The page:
almost to the point where it’s difficult to build any hype around something that hasn’t been cosigned by someone with a Fashion Week runway show. In 2003, when the Y-3 collection debuted, this concept was unheard of. Partnering with an avant garde fashion designer was the aesthetic equivalent of putting a computer inside of a shoe, in 1984. Like the Micropacer, Y-3 proved to be a revolutionary piece of inspiration. While the computer equipped running shoe didn’t become commonplace, the alignment of fashion and sportswear reverberated across the entire industry.
Leaving that aside for the moment, let’s take a detour to June, 2016. The Yakult Swallows visit the Hokkaido Nippon-Ham Fighters for a nondescript, early season match up, but the pregame goings on inside the Sapporo Dome are definitely well outside the usual baseball routine. A promotion for the upcoming Sadako vs. Kayako movie previewed the clash between the supernatural antagonists of the Ringu [The Ring] and Ju-On [The Grudge] franchises on the baseball diamond.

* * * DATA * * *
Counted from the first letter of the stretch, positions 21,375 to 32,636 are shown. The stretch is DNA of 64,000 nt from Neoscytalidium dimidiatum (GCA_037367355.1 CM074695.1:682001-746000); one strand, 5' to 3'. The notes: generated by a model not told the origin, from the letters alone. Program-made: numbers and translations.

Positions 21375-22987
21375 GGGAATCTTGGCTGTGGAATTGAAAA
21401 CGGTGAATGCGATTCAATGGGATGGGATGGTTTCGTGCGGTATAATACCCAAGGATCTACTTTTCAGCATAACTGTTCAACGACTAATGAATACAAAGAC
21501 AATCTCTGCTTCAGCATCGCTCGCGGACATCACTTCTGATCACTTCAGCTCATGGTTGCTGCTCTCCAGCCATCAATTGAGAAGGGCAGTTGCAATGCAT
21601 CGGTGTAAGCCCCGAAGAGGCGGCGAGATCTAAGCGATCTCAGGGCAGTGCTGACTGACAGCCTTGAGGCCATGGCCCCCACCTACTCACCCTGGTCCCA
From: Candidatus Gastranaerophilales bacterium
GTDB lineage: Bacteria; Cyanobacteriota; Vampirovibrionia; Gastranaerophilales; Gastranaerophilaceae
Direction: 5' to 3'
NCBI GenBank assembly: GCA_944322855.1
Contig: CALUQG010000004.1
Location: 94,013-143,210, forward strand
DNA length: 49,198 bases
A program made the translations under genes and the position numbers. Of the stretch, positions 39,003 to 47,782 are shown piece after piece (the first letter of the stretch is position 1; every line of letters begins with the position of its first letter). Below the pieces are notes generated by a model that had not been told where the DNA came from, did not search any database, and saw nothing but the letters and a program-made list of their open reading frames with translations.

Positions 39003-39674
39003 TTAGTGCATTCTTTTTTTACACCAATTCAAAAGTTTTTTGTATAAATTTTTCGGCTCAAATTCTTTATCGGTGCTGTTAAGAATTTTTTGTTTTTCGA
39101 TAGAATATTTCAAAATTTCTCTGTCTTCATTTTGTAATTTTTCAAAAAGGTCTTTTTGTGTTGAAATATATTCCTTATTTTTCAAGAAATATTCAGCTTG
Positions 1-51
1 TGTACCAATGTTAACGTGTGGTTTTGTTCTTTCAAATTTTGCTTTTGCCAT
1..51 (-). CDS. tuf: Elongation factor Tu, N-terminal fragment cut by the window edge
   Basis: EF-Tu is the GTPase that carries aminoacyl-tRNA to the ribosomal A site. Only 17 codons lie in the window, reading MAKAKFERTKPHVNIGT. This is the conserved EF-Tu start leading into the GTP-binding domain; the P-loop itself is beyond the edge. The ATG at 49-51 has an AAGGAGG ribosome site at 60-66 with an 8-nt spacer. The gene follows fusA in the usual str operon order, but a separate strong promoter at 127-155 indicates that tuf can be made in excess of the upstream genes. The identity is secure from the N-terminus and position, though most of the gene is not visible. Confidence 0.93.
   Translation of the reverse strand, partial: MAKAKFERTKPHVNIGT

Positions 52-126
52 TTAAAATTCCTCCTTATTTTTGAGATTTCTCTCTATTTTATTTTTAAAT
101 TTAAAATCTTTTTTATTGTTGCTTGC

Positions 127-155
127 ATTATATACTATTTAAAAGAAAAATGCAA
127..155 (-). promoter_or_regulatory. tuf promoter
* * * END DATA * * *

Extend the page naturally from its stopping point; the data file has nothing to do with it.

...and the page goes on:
Sadako, sporting a glove and cleats to go along with her usual long white dress emerged from the bullpen to pitch to the bloody, ghostly Kayako; by normal standards, the whole thing was undeniably bizarre, but also, undeniably baseball. Sadako, despite a face full of stringy, black hair, got 60mph worth of heat on her pitch, which Kayako met with solid contact, sending the ball down the third base line for a definite base hit.
The promotion could not have worked out more perfectly, as the event made international news.
The same dynamic at work in horror baseball, the sudden collision between the familiar and the unexpected lies behind the initial appeal and continuing success of Y-3. The traditional Japanese design influences and the avant garde qualities that made Yohji Yamamoto a star in the fashion world, when applied to the ready to wear, everyday essential form of sportswear, become easily consumable and usable. Nobody needs a special occasion to don a tracksuit, so an aesthetic that would normally be imposing is stripped of all “proper” contexts, and allowed to just be.
Talent | Ryan (@lambolurkin)